Note that Puresteel is a distinct archetype from the various CawBlade descendents – the distinction is marked most by the fact that when a Puresteel deck is working properly, you’re going to have active metalcraft. That should pretty much never happen in the HexBlade builds (see below for more on those).

So Puresteel didn’t quite make the cut to “best,” but you all certainly expect to see Puresteel decks running around out there. They probably don’t require any special added hate to beat that you already won’t be packing for those decks that did make the “best” list.

Number 6 – Red!

Coming in at the tail end of the big vote getters, we have the classic mishmash of decks that can all be broadly described as “Red.” Most respondents didn’t specify a lot of detail about the red deck they were referring to, which I think is a pretty accurate reflection about the lack of understanding of exactly what kind of red decks or decks we’re going to see. Certainly, this category embraces everything from hyperspeed, glass-cannon Kuldotha Red builds through slower-moving, more controlling “Big Red” builds.

Here’s an early Red! contender from Magic League:

Red (as piloted by MitchMachine)

[deck]4 Grim Lavamancer
3 Furnace Scamp
4 Stormblood Berserker
3 Hero of Oxid Ridge
3 Chandra’s Phoenix
4 Stromkirk Noble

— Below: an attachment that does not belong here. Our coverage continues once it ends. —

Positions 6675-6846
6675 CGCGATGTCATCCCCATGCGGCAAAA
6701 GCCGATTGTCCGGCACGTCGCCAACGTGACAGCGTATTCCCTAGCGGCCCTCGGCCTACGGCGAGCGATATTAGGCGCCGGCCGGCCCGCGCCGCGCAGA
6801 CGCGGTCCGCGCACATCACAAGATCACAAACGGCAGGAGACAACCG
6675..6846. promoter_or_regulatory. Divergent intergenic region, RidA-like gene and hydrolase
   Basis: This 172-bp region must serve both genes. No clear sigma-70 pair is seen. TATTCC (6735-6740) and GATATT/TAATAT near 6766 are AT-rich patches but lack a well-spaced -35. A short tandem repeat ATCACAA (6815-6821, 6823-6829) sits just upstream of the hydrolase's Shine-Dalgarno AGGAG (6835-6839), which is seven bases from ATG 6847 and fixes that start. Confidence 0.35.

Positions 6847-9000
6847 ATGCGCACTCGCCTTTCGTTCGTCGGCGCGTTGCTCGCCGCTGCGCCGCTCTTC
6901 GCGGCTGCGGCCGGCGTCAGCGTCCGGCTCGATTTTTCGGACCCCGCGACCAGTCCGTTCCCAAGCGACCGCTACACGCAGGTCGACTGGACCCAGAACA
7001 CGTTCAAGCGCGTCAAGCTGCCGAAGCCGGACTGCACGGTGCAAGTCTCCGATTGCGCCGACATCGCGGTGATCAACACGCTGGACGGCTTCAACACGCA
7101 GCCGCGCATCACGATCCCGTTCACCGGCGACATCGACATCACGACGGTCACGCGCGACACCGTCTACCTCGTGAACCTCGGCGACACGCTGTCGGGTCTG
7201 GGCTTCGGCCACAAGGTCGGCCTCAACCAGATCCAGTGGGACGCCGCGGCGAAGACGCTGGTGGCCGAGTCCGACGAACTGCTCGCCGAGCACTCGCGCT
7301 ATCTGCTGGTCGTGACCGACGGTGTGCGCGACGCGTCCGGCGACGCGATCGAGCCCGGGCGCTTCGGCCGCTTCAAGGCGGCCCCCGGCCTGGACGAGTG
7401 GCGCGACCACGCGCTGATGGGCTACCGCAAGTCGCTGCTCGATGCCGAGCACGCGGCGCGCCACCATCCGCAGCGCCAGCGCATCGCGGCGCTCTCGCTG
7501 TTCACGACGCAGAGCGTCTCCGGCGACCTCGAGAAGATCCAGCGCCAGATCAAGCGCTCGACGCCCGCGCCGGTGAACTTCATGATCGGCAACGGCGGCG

4 Brimstone Volley
3 Incinerate
3 Arc Trail
4 Shrine of Burning Rage
2 Koth of the Hammer
23 Mountain
1 Sword of War and Peace
3 Manic Vandal
1 Hero of Oxid Ridge
3 Vulshok Refugee
2 Act of Aggression
3 Dismember
1 Koth of the Hammer
1 Arc Trail[/deck]

This seems like a highly plausible take on red for the new Standard. Notably, it’s pretty light on Innistrad cards, featuring just [card]Stromkirk Noble[/card] and [card]Brimstone Volley[/card]. It will be interesting to see if Volley plays out as a viable Constructed card, being a sort of “Morbid Shrapnel Blast.” The Noble is certainly a contender for aggressive decks, as it (1) grows and (2) actually ends up walking right by a fair chunk of the potential blockers in the format.

So there are no fundamental surprises I’d expect here – fast, aggressive creatures, burn, and [card koth of the hammer]Koth[/card]. If you knew how to prepare for Red decks before, you probably still do now.

Number 5 – Solar Flare

The original Solar Flare deck was a control deck with a smattering of reanimation that propelled our illustrious editor in chief to a U.S. National team membership in 2006:

Solar Flare (as piloted by Luis-Scott Vargas)

[deck]2 Azorius Chancery
2 Caves of Koilos
1 Eiganjo Castle
3 Godless Shrine
1 Island
1 Mikokoro, Center of the Sea
1 Minamo, School at Water’s Edge
1 Miren, the Moaning Well
1 Orzhov Basilica
3 Plains
1 Shizo, Death’s Storehouse
2 Swamp
1 Tendo Ice Bridge
1 Underground River
2 Watery Grave
3 Angel of Despair
3 Court Hussar
1 Ink-Eyes, Servant of Oni
2 Kokusho, the Evening Star
1 Meloku the Clouded Mirror
2 Yosei, the Morning Star